Russian cosmonaut practices hitting a golf ball
AP / Element 21 Golf
Russian cosmonaut Pavel Vinogradov practices hitting a golf ball in his bulky spacesuit at the Star City training complex outside Moscow in this 2005 photo provided by Element 21 Golf, the manufacturer paying for the golf stunt.
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updated 5/24/2006 6:22:05 PM ET 2006-05-24T22:22:05

Space station commander Pavel Vinogradov will not smack a golf ball into orbit outside the international space station during a planned spacewalk next week, NASA officials say.

Vinogradov, commander of the station’s Expedition 13 mission, was slated to hit a golf ball into space during a June 1 spacewalk as part of an agreement between Russia’s Federal Space Agency and the Canadian golf equipment firm Element 21 Golf Co.

“It’s definitely not in this one,” NASA spokeswoman Kylie Clem said of the golf shot. “We’ve been told that it’s been pushed to the next [Russian] spacewalk.”

Clem told Space.com that a specific reason for the postponement was not given, though Russian spacewalk planners continue to work out the timeline for the upcoming extravehicular activity. During that spacewalk, Vinogradov and Expedition 13 flight engineer Jeffrey Williams are expected to don Russian-made Orlan spacesuits and install a new hydrogen vent line for the station’s Elektron oxygen generator, replace a camera on the outpost’s railcar-like Mobile Transporter and perform other tasks.

The camera replacement was a late addition by NASA station managers, Clem said, adding that the U.S. activity does not appear to be a driving factor for the golf shot’s move.

Clem said the golf shot is now scheduled for the next Russian spacewalk at the space station, set for November, by Expedition 14 astronauts Michael Lopez-Alegria and Mikhail Tyurin.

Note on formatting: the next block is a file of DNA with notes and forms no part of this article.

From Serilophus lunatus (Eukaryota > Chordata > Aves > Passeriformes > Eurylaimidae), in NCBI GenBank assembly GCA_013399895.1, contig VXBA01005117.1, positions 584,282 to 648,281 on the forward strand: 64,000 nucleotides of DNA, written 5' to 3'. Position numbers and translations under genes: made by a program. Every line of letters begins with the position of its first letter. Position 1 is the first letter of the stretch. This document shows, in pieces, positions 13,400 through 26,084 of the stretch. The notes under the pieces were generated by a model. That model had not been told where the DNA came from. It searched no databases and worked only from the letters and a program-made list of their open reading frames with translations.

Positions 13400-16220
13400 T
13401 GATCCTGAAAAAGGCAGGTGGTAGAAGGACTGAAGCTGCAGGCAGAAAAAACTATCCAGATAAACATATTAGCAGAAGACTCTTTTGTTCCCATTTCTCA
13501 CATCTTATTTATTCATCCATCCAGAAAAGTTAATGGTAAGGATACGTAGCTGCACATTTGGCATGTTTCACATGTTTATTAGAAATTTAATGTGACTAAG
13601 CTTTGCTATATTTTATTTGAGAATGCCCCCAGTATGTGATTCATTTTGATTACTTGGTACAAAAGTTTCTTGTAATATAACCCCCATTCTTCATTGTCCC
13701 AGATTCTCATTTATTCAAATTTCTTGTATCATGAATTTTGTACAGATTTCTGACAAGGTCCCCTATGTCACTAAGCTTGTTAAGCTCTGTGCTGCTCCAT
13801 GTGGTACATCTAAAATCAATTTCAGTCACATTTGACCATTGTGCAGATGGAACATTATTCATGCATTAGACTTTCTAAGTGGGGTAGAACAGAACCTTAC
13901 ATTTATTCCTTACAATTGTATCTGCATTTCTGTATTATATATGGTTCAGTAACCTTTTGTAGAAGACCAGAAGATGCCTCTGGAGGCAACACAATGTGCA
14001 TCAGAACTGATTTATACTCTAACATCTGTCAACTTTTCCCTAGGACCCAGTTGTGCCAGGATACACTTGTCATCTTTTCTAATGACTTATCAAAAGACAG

The golf activity is part of Toronto-based Element 21’s publicity campaign to commemorate this year’s 35th anniversary of astronaut Alan Shepard’s moon golf antics during NASA’s Apollo 14 lunar mission.Video from the event will be used in an upcoming commercial, and the golf ball to be hit is packed with transmitters so that its flight — expected to last up to three years — can be tracked via Element 21’s website.

“Just about every single record for distance in the golf industry will be shattered this fall when an astronaut will hit a golf ball into orbit around the earth using an E21 golf club,” Element 21 said in a statement earlier this month.

A gold-plated Element 21 six iron, several golf balls, an equipment bag, tee and specially built platform were hauled to the ISS alongside regular supplies by unmanned Russian cargo ships in anticipation of the orbital birdie.

Despite the event’s postponement, NASA officials will proceed with a safety review to ensure the golf swing or flying ball itself will pose no hazard to the space station. Russian cosmonaut Sergei Krikalev, who commanded Expedition 11 aboard the space station, participated in previous orbital tests during his term aboard the station.

“We’re still going to continue with the safety evaluation and have it done as soon as possible,” Clem said.

Element 21 is not the first firm to seek commercial video activities aboard the station. Last year, Japan’s Nissin Food Products Co. filmed a commercial featuring a Russian cosmonaut inside the station as part of its “Cup Noodle No Border” campaign, using a camera launched to the space station for the Japan Aerospace Exploration Agency.

Meanwhile, Expedition 13’s Vinogradov and Williams are gearing up for their planned five-hour and 40-minute spacewalk next week. The spacewalk, to be the sixth for Vinogradov and the second for Williams, is the first of two planned for the Expedition 13 mission.

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